Mid-Week Metrics Hates Your Punt

Submitted by The Mathlete on October 12th, 2011 at 8:13 AM

[Ed-M: for the non-EV initiated, explanation of the maths are here. Also you can now use the tag "mid-week metrics" to read previous entries]

This week’s take on the week that was, and the week to come.

Charting Michigan’s odds of winning throughout Saturday’s game: Brief bumps around the two first half TD’s and then a big climb throughout the third quarter.

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Best Three Plays:

1. Denard to Roundtree for 57 yards, 16%

2. Hawthorne intercepts Persa, 14%

3. Kovacs shuts the door on the fourth down option, 13%

Worst Three Plays:

1. Denard Interception #1, –13%

2. Denard Interception #2, –11%

3. Denard Interception #3, –10%

So the three first half picks were the three most damaging plays of the day for Michigan, and Denard only had one play in the top 3. At the end of the day he still ended up +65%!

For the season, Denard’s Win Percentage Added stands at +265%. Each team starts at 50% so they have added 50% per game times 6 games is 300% added. The defense, special teams and non-Denard offensive players have accounted for a total of 35%. Denard’s number is far and away the top in the country so far. Second is Virginia Tech QB Logan Thomas at +177%. Russell Wilson is next behind him at +158%.

Game Recap

Rush offense: –1, equal to ND for worst opponent adjusted performance of the season

Pass offense: +12, best of the season (Michigan’s best two games have both come despite 3 interceptions)

Rush defense: –3, worst performance of the season

Pass defense: +1, worst performance of the season

Special Teams: –2, 4th best of the season

Field Position: A rare win for Michigan, picking up a 23-22 win in expected points based on drive starts.

Players:

Denard was +12 (+10 passing, +2 rushing), second to ND on the season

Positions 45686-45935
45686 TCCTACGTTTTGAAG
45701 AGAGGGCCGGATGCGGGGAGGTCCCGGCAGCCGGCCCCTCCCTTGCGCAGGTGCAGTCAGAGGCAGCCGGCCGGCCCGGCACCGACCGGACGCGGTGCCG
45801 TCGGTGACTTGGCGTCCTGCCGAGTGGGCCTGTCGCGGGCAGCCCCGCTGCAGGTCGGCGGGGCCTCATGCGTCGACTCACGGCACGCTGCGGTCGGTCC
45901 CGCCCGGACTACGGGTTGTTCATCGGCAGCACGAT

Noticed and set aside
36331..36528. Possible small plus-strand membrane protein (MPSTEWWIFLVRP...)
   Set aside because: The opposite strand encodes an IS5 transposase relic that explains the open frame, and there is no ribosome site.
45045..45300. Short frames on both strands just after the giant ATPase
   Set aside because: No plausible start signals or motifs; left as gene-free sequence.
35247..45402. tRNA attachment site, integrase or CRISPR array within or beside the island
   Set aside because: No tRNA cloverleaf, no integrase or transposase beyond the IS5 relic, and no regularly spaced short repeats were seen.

Michael Shaw: +2

Vincent Smith: –1

Fitzgerald Toussaint: –5

 

(Expected value of offensives formations and more after the jump)

 

UFR + EV = Awesomely small sample sizes

I have linked up the UFR analysis with the expected value database to see what is working and what isn’t. Only offense now, hoping to have defense next week.

Formation Plays Avg Value Total
Shotgun trips TE 19 0.46 8.74
Shotgun trips 27 0.37 10.00
Shotgun 3-wide 93 0.32 29.90
Shotgun 2TE 18 0.25 4.52
I-Form 25 -0.12 -3.06
I-form Big 18 -0.24 -4.29

Shotgun good, I-form bad.

Defense Plays Avg Value Total
4-3 even 21 0.57 11.97
4-3 over 16 0.45 7.14
4-3 under 29 0.37 10.87
Base 4-3 43 0.30 13.04
Base 3-4 33 0.24 7.90
Nickel 17 0.23 3.96
3-3-5 stack 15 0.01 0.12
Base 4-4 11 -0.05 -0.51
3-3-5 under 15 -0.12 -1.84

A lot of this is based on opponent, but Michigan has done very well versus the 4-3.

Play Call Plays Avg Value Total
Zone read keeper 11 0.54 5.93
Zone read dive 37 0.34 12.53
QB power 19 0.28 5.35
Hitch 10 0.06 0.60
Power off tackle 20 -0.23 -4.52

Zone Read FTW, literally.

RB TE WR Plays Avg Value Total
1 0 4 26 0.43 11.14
1 1 3 126 0.37 47.05
1 2 2 48 0.31 14.74
2 1 2 39 0.10 3.91
2 2 1 21 -0.09 -1.95

2 RBs is bad news.

Gutless Punt Decision of the Week

Trying out a new feature this week in honor of Brian’s twitter callout of Ron Zook’s punt from Indiana’s 30.

Each week I will pick the worst punt decision of the week. The call will be based on field position, yards to go and game situation and ultimately be based on my gut looking at all the relative kicks.